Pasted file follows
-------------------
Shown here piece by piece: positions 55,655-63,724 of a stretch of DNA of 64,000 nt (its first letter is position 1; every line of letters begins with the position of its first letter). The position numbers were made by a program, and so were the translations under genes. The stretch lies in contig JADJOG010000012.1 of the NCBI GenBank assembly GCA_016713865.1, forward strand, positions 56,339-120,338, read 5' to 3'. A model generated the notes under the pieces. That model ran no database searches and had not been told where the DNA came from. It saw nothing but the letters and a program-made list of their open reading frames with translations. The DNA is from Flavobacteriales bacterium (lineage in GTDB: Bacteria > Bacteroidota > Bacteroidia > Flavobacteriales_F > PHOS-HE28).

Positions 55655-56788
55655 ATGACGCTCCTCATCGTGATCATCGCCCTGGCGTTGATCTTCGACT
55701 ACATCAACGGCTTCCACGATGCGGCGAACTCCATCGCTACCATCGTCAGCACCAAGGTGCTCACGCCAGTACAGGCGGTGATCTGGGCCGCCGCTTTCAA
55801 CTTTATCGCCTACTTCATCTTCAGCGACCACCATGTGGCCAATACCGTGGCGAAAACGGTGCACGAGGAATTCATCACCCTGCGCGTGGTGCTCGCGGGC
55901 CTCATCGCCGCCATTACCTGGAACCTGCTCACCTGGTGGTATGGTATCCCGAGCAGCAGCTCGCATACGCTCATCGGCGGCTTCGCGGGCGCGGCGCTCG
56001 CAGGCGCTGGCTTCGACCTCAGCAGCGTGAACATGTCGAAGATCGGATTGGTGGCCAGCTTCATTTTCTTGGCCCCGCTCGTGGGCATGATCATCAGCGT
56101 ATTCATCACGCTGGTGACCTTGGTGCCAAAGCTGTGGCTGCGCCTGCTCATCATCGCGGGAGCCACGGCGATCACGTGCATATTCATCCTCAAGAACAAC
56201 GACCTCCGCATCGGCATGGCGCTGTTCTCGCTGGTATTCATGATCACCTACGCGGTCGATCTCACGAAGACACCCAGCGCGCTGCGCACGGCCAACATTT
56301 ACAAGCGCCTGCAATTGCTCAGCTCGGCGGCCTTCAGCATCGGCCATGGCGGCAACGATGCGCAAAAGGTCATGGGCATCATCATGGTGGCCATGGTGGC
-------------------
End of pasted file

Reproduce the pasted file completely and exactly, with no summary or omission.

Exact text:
Shown here piece by piece: positions 55,655-63,724 of a stretch of DNA of 64,000 nt (its first letter is position 1; every line of letters begins with the position of its first letter). The position numbers were made by a program, and so were the translations under genes. The stretch lies in contig JADJOG010000012.1 of the NCBI GenBank assembly GCA_016713865.1, forward strand, positions 56,339-120,338, read 5' to 3'. A model generated the notes under the pieces. That model ran no database searches and had not been told where the DNA came from. It saw nothing but the letters and a program-made list of their open reading frames with translations. The DNA is from Flavobacteriales bacterium (lineage in GTDB: Bacteria > Bacteroidota > Bacteroidia > Flavobacteriales_F > PHOS-HE28).

Positions 55655-56788
55655 ATGACGCTCCTCATCGTGATCATCGCCCTGGCGTTGATCTTCGACT
55701 ACATCAACGGCTTCCACGATGCGGCGAACTCCATCGCTACCATCGTCAGCACCAAGGTGCTCACGCCAGTACAGGCGGTGATCTGGGCCGCCGCTTTCAA
55801 CTTTATCGCCTACTTCATCTTCAGCGACCACCATGTGGCCAATACCGTGGCGAAAACGGTGCACGAGGAATTCATCACCCTGCGCGTGGTGCTCGCGGGC
55901 CTCATCGCCGCCATTACCTGGAACCTGCTCACCTGGTGGTATGGTATCCCGAGCAGCAGCTCGCATACGCTCATCGGCGGCTTCGCGGGCGCGGCGCTCG
56001 CAGGCGCTGGCTTCGACCTCAGCAGCGTGAACATGTCGAAGATCGGATTGGTGGCCAGCTTCATTTTCTTGGCCCCGCTCGTGGGCATGATCATCAGCGT
56101 ATTCATCACGCTGGTGACCTTGGTGCCAAAGCTGTGGCTGCGCCTGCTCATCATCGCGGGAGCCACGGCGATCACGTGCATATTCATCCTCAAGAACAAC
56201 GACCTCCGCATCGGCATGGCGCTGTTCTCGCTGGTATTCATGATCACCTACGCGGTCGATCTCACGAAGACACCCAGCGCGCTGCGCACGGCCAACATTT
56301 ACAAGCGCCTGCAATTGCTCAGCTCGGCGGCCTTCAGCATCGGCCATGGCGGCAACGATGCGCAAAAGGTCATGGGCATCATCATGGTGGCCATGGTGGC